Paul Scholes column: I loved the FA Cup and winning it was magical every time... losing it would ruin my summer, though

In his exclusive column for The Independent, the former Manchester United midfielder looks ahead to the FA Cup, pays tribute to Steve Gerrard and says Chelsea look tired

In my mind’s eye I can still see my miss in the late stages of the 1995 FA Cup final against Everton at the old Wembley Stadium. I hit it well but had not placed it far away enough from Neville Southall, who had an easy save. And with that single moment my summer was ruined.

That was the first FA Cup final of my career, aged 20, and I was on as a substitute for Lee Sharpe to try to score an equaliser. As FA Cup third-round weekend comes around again, I can say that I come from a generation where the Cup remained a great prize for a professional footballer. It was as much about the day at the old Wembley, in the days when just playing there alone could represent the pinnacle of a player’s career. As a boy I had loved the competition.

The strongest memory from my childhood was the 1985 FA Cup final when Norman Whiteside scored the winner for Manchester United, down to 10 men against Everton. Then, in 1990, I was in the Oldham Athletic end with my dad for both semi-finals at Maine Road when United were taken to extra time twice by Joe Royle’s team before eventually winning. By the time I became a professional at United, I knew what the FA Cup meant.

I played in six FA Cup finals and on performance alone we should have won them all. As it turned out, we lost to Everton in 1995, Arsenal in 2005 and Chelsea in 2007. We beat Liverpool in 1996, Newcastle in 1999 – a final in which I scored and made the other – and then Millwall in 2004. In 1995, my first final, I had never played at Wembley before and the anticipation of the game was enormous.

At United, we would always stay in a nice hotel by the river in Windsor for FA Cup finals. Usually away games would be a trip on a Friday for a Saturday game but for FA Cup finals we would head south on the Thursday. There would be a different atmosphere around the hotel. And then, regardless of the result, we would have a decent party afterwards with the families.

What has changed? I think the honour of playing at Wembley has been devalued in the minds of players and fans. That is not helped by the ridiculous decision to stage the semi-finals there as well. There was something magical about the Twin Towers. The history of the place meant that it felt like a major moment in your career. These days, footballers, especially those in the Champions League, play in famous stadiums so often that Wembley does not stand out so much.

It still amazes me when I see managers of mid-ranking Premier League clubs – clubs who have gone years without winning a trophy – picking understrength teams for the FA Cup. I dare say we will see it again this weekend. Yet what does it take to win the FA Cup? Excluding replays it is six games. Any side should be able to balance that with the demands of a league season.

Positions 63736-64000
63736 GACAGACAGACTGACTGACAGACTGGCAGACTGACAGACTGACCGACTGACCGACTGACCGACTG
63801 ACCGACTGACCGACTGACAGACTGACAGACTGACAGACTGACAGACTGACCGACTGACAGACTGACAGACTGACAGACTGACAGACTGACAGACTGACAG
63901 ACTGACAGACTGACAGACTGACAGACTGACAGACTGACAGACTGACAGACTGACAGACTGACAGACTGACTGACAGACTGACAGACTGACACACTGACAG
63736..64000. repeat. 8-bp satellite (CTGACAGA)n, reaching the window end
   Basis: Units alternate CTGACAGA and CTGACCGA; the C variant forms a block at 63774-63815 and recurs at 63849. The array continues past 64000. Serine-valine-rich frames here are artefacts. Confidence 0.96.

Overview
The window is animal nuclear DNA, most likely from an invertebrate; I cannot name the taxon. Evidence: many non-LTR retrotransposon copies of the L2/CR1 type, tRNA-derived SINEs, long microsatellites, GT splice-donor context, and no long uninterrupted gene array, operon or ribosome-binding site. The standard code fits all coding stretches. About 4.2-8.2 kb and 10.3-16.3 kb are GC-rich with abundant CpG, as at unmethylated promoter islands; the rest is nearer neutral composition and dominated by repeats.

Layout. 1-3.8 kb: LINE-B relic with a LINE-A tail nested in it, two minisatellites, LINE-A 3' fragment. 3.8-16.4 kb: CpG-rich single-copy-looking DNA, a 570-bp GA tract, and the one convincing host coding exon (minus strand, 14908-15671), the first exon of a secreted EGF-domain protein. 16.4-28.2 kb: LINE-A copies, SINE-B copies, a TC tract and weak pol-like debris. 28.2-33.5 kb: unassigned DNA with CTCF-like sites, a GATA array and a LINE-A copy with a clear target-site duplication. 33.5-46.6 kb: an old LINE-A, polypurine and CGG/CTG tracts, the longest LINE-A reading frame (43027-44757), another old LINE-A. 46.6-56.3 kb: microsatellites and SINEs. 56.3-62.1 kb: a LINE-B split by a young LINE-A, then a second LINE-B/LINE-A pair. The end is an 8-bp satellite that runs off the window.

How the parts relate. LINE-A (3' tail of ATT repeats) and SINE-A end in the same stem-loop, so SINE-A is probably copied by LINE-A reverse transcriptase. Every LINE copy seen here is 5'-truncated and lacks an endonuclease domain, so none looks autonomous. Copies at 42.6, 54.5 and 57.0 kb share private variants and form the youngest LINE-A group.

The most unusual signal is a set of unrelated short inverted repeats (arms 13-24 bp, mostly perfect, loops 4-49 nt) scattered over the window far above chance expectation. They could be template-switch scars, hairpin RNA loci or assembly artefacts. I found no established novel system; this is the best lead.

From United’s point of view, it will be interesting to see how Louis Van Gaal approaches the game against Yeovil Town on Sunday. Clearly, Yeovil have struggled badly this season in League One and, on paper, there is no way that they should be close to a match for United. Yet this is the FA Cup, and the game is at Huish Park.

 

During my time at United, we only went out once in the third round and that was against Leeds United, then of League One, in 2010. It was a terrible result, coming at Old Trafford, and a nightmare for our supporters whose rivalry with Leeds does not require further explanation. That kind of result is hard to explain, but all I can say is that when you make wholesale changes to a side there is always the possibility that the performance will falter.

The problem in those cases is often that the vast majority of players who come into the side have played very little competitive football. Regardless of the fact that they might objectively be much better players than those they are up against, they often find themselves unable to get up to the pace of the game.

During my time at United, we drew 0-0 at home to Exeter City in 2005 and then, a year later, drew 0-0 away to Burton Albion – both FA Cup third-round games against Conference opposition. I came on as a substitute in the game against Exeter. It feels remarkable that United could not beat non-league opposition, especially at home, but that was the reality. There were major changes to the United team and, on the day, we could not break the opposition down.

We played Northampton Town, then in the fourth tier, in a fourth-round game in January 2004 and, although we won relatively comfortably in the end, it was always a battle. It was an away game, against a team 82 league places beneath us. They had nothing to lose. We just wanted to get the job done and get out of there.

If they play well, I don’t expect any problems for United against Yeovil. The same goes for Liverpool against AFC Wimbledon on Monday or Crystal Palace away to Dover Athletic or West Bromwich Albion away to Gateshead. But once a manager starts introducing major changes to his starting line-up he is giving that lower league side, especially the lower league sides that are playing at home, the first possibility of a chance.